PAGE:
What I'm hearing is that we already have a smaller debt than many other countries, so we're laughing. Plus, we're just little guys. So we're not responsible for the bad news. We can sit back, do a relatively half-baked version of the spending out way out of the recession (five additional weeks of EI), and wait for the US, China and Europe to pull us out of the ditch. Not exactly a responsible position for a G7 country (or an OECD country or a NATO country projecting power).
Al Jazeera's report on Davos (Jan 29 09) puts more emphasis on emerging economies though China is on their list too.
The economies of India, China and Russia, which have been experiencing rapid growth in recent years, have taken precedence at the forum.
Timothy Garton Ash, professor of European studies at Oxford University, said emerging markets are almost overshadowing the importance of the US economy.
"What is really striking to me about this Davos, is the lack of a sense of a new beginning with Barack Obama," he told Al Jazeera.
"That is not what we've been hearing about in the last 24 hours, we've been hearing about China, about Russia, about India, about emerging economies, and that I think is a very significant fact.
"It's not just the American investment banks that have gone down, it's America's own soft power, and ability to lead that has been badly damaged by the crash."
Rachid Mohamed Rachid, Egypt's minister of trade and industry, said there would be a rush towards emerging markets.
"People understand today that there will not be growth in developed countries for a long time to come, the growth will continue to be in emerging markets, even more than before," he told Al Jazeera.
Personally, I don't think we're looking at just another dip in the business cycle. It's too big for that, and too much of it is made up of subjective factors-- confidence, trust, herding behaviour, recessionary psychology, and America's ability to lead. I do think we are looking at a permanent contraction in the range and depth of the debt industry.
I say this cautiously because I know that I have a tendency to underestimate the resilience of capitalism. I've been kicked in the head before after forgetting that, resilient or not, the greedy bastards will be fighting back.
While the CBC reports a $33.7 bn deficit for this year, the staid Conference Board adds in a figure for economic prudence, tax cuts and what it calls "a collapse in projected revenues, particularly in fiscal years 2009–10 and 2010–11" to arrive at a figure of $76.5 bn over the next three years.
"This will drive up the federal debt to $542.4 billion, erase 10 years of debt payback, and push up interest payments required to service that debt by $9.7 billion per year within three years." (My emphasis).
In the near future, banks and secondary lending institutions will be slow to consider quite such a large cohort of suckers as their legitimate prey. The suits and ties are not as keen at the moment to lend to anyone, any where, any time although payday loans are still available on mainstreet Nelson and equity loans can be had just around the corner.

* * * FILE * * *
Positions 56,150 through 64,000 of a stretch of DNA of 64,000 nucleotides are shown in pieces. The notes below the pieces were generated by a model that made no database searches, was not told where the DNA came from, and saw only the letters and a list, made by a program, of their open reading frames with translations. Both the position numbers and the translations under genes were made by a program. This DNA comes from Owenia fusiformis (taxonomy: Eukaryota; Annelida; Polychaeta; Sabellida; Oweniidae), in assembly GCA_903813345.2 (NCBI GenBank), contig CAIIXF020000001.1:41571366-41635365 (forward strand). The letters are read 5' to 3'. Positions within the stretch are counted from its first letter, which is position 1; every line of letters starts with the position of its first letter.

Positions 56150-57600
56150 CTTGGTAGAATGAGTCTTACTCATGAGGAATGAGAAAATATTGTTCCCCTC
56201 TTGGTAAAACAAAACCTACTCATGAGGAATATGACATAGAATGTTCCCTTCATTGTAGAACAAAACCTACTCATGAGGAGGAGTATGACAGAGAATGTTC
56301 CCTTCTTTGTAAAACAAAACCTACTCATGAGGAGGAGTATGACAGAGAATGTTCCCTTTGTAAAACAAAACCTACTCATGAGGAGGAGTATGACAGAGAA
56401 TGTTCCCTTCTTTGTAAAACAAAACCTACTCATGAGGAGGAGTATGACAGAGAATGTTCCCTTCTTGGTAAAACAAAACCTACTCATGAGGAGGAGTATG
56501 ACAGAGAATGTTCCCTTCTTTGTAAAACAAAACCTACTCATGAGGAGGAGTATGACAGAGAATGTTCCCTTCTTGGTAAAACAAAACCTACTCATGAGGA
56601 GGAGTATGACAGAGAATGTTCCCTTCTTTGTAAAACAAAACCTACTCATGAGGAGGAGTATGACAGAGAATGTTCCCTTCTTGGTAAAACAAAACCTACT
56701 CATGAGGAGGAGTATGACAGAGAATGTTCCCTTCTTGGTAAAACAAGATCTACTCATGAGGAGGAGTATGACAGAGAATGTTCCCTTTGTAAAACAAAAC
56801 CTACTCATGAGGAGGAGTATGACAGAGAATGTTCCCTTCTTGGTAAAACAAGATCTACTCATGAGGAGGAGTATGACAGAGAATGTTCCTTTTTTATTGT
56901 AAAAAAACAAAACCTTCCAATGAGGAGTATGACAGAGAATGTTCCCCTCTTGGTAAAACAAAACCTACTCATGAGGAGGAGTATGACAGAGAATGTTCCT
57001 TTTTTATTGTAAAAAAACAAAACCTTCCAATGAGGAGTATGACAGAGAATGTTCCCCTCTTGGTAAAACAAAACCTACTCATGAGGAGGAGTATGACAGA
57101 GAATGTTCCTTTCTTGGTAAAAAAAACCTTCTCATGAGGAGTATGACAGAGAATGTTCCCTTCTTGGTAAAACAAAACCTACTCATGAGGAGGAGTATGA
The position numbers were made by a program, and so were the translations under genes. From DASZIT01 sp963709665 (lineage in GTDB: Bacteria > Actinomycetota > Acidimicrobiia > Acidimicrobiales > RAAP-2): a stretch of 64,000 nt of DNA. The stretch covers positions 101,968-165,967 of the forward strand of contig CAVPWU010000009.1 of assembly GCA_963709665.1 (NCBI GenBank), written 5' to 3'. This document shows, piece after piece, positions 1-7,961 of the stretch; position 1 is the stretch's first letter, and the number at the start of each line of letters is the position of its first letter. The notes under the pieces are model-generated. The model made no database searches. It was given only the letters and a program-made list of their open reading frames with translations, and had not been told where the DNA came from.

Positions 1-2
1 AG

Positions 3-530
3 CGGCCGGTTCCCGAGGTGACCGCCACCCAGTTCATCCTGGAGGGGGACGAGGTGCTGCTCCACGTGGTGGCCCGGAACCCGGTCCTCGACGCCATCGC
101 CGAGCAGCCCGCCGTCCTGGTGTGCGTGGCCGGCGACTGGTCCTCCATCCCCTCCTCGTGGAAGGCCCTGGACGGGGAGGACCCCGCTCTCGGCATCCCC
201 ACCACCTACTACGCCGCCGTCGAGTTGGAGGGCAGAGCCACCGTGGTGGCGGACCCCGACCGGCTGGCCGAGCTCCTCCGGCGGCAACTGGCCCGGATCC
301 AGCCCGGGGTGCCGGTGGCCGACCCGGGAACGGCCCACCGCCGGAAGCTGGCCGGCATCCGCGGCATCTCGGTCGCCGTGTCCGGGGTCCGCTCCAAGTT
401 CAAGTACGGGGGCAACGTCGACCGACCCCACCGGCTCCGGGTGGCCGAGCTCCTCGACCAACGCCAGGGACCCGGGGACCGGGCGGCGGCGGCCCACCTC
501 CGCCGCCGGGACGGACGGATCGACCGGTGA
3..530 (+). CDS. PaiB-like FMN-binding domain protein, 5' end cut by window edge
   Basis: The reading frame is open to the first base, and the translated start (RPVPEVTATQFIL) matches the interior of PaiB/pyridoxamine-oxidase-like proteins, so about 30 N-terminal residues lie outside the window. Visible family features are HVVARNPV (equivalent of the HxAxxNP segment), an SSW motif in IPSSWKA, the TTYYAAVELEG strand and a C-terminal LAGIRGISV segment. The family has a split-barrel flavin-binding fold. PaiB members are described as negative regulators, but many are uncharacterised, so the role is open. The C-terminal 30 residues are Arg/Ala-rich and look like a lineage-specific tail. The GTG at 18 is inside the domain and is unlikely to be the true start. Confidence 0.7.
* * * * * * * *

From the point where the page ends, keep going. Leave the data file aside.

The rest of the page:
Borrow money and your loan might end up on some household version of a black-op vulture fund's list for legal action and rendition. Is that paranoid? Maybe, but it's smarter than trusting an institution that regards the commodification of debt (including my own personal debt) as a legitimate financial innovation. I've had the vultures on my own telephone. So thanks, but no thanks. I'll be signing up for that vicious coalition of the thrifty.
What are we supposed to do? Go out and buy up more useless shit just to keep the economy going? Buy one car, get one free. Buy three and go down faster. Take out a loan to keep the land fill in business. We are already bailing out the nitwits (and their union) who celebrated the plan (in just 2007) to start building a new generation of muscle cars in Windsor. I'm frankly maxed out in the useless shit and bad idea department. I won't be needing to go into hock for more--not for a long time.
But contraction of the debt industry is just part of the picture. Stimulating demand seems to be one of the big mysteries for economists struggle with. Then there's that collapsing-government-revenue piece of the puzzle that seldom makes it onto the evening news. Yet another story is the continued attack on pay equity, an especially expensive irony as long as Conservatives insist on using the Canadian Forces to teach Afghans how to treat women. The economic crisis also serves as another (large) milestone in the evolution of a multipolar international order that began, I believe, with Bush's abrogation of the ABM Treaty. But more on all that another time. Recommend this Post
Sunday, February 01, 2009